Take our coal and solar plants in Utah. If 50% of their output was sent to California and the coal plant produced 1 ton / MWh, then California’s emissions would be 0.5 ton / MWh and we would see the other 0.5 ton / MWh in Utah’s emissions. But with resource shuffling, we could pretend that solar-generated electricity went only to California, lowering its emissions to 0, while Utah’s emissions increased to 1 ton / MWh (all coal). The net emissions remain the same for the Western Region.

One difficulty with preventing resource shuffling is knowing what emissions rate to attribute to any given imported electron. If you know that a coal plant generated the electricity, then you can assign the appropriate emissions rate; but without such identification, you have to guess. Over 50% of electricity imports into California lack the necessary identification and thus fall under a “default” emissions rate.

To model these effects, the Energy Institute first modeled the regions without a California cap-and-trade program. Then it modeled different counterfactuals: cap on only California sources, cap with a default rate set to an average natural gas plant, cap with a default rate set to an average coal plant (higher emissions rate) and a cap on all Western Region states.

The Energy Institute’s modeling showed that it is difficult to reduce emissions in the region without using a region-wide cap. It also showed that a default emissions rate was preferable to just ignoring import emissions, in that it prevented some of the “leakage” whereby California’s emissions appear lower than they should be thanks to resource shuffling. (The study did not provide error estimates, and so it is unclear if the difference in modeled emissions are within the predictive margin of error). Intuitively, it makes sense that higher default rates would discourage some types of resource shuffling. If all unidentified emissions are set to the rate of an average coal plant, then it makes little economic sense to allow imported electricity to remain unidentified. Thus the economic incentive for what the report calls “laundering” imports.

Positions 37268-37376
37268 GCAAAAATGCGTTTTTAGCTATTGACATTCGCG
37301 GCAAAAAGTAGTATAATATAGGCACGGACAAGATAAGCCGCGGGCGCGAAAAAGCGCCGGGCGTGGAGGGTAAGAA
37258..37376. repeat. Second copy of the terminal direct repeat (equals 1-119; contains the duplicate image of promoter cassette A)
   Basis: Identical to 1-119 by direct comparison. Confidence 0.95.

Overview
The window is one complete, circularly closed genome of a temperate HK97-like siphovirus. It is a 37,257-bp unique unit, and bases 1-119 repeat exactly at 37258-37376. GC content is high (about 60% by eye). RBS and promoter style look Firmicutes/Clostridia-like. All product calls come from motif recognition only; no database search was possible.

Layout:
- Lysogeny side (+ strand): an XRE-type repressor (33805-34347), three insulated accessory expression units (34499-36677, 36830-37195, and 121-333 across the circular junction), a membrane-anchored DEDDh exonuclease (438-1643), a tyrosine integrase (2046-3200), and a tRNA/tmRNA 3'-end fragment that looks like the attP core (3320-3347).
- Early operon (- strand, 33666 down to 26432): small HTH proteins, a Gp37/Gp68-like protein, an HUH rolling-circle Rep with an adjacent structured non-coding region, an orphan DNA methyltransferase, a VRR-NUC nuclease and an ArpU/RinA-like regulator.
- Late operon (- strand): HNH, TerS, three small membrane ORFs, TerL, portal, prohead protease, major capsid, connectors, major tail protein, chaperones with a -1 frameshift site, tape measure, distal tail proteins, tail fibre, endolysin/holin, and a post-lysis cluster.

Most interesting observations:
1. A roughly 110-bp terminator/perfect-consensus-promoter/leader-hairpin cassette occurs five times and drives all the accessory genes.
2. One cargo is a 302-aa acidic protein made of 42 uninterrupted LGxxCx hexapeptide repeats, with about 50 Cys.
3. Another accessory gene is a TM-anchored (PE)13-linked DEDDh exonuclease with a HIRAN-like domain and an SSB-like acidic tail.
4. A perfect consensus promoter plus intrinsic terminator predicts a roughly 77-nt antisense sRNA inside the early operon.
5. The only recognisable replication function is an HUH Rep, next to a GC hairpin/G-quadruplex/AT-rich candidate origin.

I would hesitate, however, to use this model to predict how California’s cap-and-trade market will perform overall. I think the model has a few conceptual flaws that limit its usefulness for broader extrapolation.

First, the authors write that

To a first-order, short-run emissions reductions will have to come either from shifting production among conventional sources, a reduction in end-use electricity demand, or through substitution with unregulated imports, i.e., leakage or reshuffling.